The seventh edition of Marketing: An Introductory Text by Michael J. Baker has been extensively revised, re-structured and updated, based on careful analysis of both major textbooks and detailed feedback from students and tutors. First published in 1971, this authoritative work has been the foundation textbook for innumerable marketing courses throughout the English-speaking world and has also been translated into other languages.
While the content reflects that required for an introductory course in Marketing, its approach differs in several important ways from 'standard' textbooks. First and foremost, Baker sees marketing as a synthetic integrative discipline firmly founded in the social sciences, especially Economics, Psychology and Sociology, which seeks to pull together theories, knowledge and ideas from a variety of more theoretically based 'single disciplines', and integrate them into a holistic approach capable of implementation through practice.
While it may be true that marketing decisions are situation specific and call for tailored decisions, this does not mean that theoretical frameworks and findings cannot be applied to diagnose, analyse and solve these problems. Marketing: An Introductory Text provides the foundations for such an understanding, as well as for more advanced study of the many sub-fields and specialisations that have evolved in recent years such as Brand Management, E-commerce and Services Marketing.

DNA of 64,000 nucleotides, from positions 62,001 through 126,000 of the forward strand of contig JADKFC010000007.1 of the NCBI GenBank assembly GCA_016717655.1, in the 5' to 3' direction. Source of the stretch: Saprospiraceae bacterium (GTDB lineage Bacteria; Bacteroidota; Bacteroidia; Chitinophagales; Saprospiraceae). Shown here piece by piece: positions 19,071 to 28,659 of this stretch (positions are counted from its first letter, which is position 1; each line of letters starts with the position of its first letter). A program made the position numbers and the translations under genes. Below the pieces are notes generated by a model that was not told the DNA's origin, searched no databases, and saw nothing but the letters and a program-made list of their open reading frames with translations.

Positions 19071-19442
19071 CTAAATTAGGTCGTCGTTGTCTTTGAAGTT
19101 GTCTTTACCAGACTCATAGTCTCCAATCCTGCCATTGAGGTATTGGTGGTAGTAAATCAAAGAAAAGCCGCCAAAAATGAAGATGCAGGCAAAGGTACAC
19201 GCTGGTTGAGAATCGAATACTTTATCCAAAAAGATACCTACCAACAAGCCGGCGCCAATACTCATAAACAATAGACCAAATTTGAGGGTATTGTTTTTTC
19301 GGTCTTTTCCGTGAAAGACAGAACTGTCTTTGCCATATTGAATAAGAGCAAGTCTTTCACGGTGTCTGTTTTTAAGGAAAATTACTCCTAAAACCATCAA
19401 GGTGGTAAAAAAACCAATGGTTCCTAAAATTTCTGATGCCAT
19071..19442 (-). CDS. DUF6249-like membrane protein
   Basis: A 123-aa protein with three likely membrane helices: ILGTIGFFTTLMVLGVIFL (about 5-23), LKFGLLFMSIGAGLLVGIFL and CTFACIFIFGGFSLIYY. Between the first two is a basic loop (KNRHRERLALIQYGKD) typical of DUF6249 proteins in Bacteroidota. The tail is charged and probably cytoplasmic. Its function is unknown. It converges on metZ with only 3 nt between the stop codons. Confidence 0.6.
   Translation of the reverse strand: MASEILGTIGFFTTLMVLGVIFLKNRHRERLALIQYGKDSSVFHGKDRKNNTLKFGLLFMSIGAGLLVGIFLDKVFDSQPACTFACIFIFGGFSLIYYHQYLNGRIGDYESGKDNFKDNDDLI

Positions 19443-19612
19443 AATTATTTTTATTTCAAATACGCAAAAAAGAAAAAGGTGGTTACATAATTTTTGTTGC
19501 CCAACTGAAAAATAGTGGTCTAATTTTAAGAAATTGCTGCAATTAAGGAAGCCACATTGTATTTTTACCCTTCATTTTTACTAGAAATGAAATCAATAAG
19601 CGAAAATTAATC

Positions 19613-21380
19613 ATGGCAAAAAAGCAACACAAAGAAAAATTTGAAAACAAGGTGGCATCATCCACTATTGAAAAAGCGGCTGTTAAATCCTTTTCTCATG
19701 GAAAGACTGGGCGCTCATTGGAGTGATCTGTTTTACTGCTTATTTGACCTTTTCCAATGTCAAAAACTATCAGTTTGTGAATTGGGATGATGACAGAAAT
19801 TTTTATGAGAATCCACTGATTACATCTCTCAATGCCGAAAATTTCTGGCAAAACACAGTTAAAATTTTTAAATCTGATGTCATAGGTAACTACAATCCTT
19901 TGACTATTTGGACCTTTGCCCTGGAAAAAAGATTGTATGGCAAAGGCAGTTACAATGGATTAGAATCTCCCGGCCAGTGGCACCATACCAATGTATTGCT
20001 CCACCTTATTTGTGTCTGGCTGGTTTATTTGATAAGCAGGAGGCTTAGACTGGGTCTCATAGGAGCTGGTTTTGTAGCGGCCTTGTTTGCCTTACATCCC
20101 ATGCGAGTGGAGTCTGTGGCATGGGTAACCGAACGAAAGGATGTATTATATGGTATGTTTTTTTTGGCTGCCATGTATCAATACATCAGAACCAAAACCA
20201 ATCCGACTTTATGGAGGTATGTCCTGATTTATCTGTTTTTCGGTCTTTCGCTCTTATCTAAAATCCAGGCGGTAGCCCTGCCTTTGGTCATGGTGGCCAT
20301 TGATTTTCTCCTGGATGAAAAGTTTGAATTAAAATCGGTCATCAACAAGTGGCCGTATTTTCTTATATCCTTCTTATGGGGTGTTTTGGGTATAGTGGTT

The book is divided into four parts. The first of these deals with the nature of marketing in theory and practice, and with the market as a mechanism for ensuring that supply matches demand. The second part deals with the theoretical underpinnings derived from the core disciplines, while the third looks at the heart of marketing practice - the management of the marketing mix. Finally, Baker concludes with a discussion of the application of marketing in practice.
Each chapter includes learning goals, a useful summary, review questions and problems to solve, a list of key terms, and a supplementary reading list. The book is also accompanied by both student and lecturer resources.
Future generations of marketers need to know the origins of their discipline if they are to develop it further and, even more important, avoid re-inventing what is already known. It is hoped that this book will enable them to do this.